There is a 1.5% to 3% chance that the baby conceived naturally may have a major birth defect. On the other hand, the chance defected with ICSI is similar to IVF, but kind of a little higher than the condition in natural conception. The higher risk of birth defects could be because of infertility and not the treatment used to cure it. 


Are There Specific Conditions where ICSI Is Actually Recommended? 

ICSI could be recommended if there is suspicion of a certain reason making the fertilization difficult. ICSI is used for couples who have male infertility factors. These factors could include any of the following: low sperm, poor movement, poor quality, the inability of penetrating an egg or azoospermia. Azoospermia is a medical condition where the male’s ejaculation does not have sperm and it could be in two types: obstructive and non-obstructive.

Obstructive azoospermia may happen due to any of the following:

  • Previous vasectomy
  • Congenital absence of the vas
  • Scarring from previous infections.


Non-obstructive azoospermia takes place when a defective testicle is not producing sperm. At this point, the probability of retrieving usable sperm is low, and the potential of using donor sperm may be considered.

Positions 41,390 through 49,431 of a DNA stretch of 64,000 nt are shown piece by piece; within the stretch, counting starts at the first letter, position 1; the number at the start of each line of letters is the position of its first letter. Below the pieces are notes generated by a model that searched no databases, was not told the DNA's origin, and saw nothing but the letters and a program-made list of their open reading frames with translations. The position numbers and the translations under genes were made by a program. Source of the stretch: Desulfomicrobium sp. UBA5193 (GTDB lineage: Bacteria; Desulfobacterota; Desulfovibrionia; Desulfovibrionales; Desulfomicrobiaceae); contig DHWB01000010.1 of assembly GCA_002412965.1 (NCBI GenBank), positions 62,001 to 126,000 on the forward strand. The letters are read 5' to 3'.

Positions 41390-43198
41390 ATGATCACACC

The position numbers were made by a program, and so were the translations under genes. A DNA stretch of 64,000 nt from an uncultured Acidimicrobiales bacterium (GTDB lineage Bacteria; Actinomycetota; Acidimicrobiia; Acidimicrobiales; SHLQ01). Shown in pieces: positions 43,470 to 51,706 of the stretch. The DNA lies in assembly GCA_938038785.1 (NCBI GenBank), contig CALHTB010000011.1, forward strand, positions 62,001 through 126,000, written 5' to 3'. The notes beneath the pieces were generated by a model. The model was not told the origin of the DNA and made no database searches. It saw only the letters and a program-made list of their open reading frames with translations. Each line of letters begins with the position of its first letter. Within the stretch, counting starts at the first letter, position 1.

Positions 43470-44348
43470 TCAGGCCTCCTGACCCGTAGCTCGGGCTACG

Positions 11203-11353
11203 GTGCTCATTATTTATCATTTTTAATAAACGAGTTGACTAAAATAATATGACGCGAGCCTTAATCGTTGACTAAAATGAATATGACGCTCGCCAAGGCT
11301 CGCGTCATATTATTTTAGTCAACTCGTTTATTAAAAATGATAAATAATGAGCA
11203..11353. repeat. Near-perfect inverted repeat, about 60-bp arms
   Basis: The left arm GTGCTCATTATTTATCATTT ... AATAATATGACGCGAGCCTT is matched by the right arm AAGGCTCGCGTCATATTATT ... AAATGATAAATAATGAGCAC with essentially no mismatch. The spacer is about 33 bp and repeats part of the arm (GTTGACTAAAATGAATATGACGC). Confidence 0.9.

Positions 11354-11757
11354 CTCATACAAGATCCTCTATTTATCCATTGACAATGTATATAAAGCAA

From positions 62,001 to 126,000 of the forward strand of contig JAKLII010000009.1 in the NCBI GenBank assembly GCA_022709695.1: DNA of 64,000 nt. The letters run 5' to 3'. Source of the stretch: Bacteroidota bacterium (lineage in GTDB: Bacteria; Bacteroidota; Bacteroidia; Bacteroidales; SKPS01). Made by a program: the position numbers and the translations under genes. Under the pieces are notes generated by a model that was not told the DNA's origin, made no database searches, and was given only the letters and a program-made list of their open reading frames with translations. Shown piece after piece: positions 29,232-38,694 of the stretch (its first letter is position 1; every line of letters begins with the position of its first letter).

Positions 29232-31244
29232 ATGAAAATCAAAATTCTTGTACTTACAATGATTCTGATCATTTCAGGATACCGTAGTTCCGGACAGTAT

In Vitro Fertilization (IVF) and Intracytoplasmic Sperm Injection (ICSI) are the most popular fertility treatments. The main difference between IVF and ICSI is the method of sperm fertilizing the egg. 

In IVF, the egg and sperm (they could be multiple) are placed together in a laboratory dish on their own. On the other hand, ICSI, only one sperm is directly injected inside the egg. 


IVF or ICSI, How to Choose? Which Makes a Better Option for You? 

ICSI will make a better option if the male partner has sperm-related infertility problems. For the main reason that ICSI is the most popular successful treatment for male infertility where the sperm is given an extra support. Therefore, the doctor may see ICSI a better chance if the man has any of the following:

  1. A low sperm count
  2. An abnormal sperm mobility
  3. Obtaining the sperm surgically


On the other hand, IVF is also a commonly used and successful fertility treatment which is proper for a wide number of people and a vast variety of infertility problems. Therefore, there are different types of IVF for each age and condition. For example, the ABC IVF criteria is a perfect choice for women at or under the age of 37. 


What Health Concerns Come Along with ICSI?

There are recent studies suggesting that developing babies from pregnancies operated via artificial insemination and ICSI, in particular, could face a higher risk for some birth defects, for example, imprinting defects. Imprinting defects point out to the phenomenon where certain genes operate differently.


Reproductive researchers tend to think that manipulation of either gametes or zygotes could affect the imprinting process. While others believe that the frequency of these birth defects happening is similar to the ones in a natural pregnancy. The possible risks from operating an ICSI should be discussed with the couple’s reproductive specialist.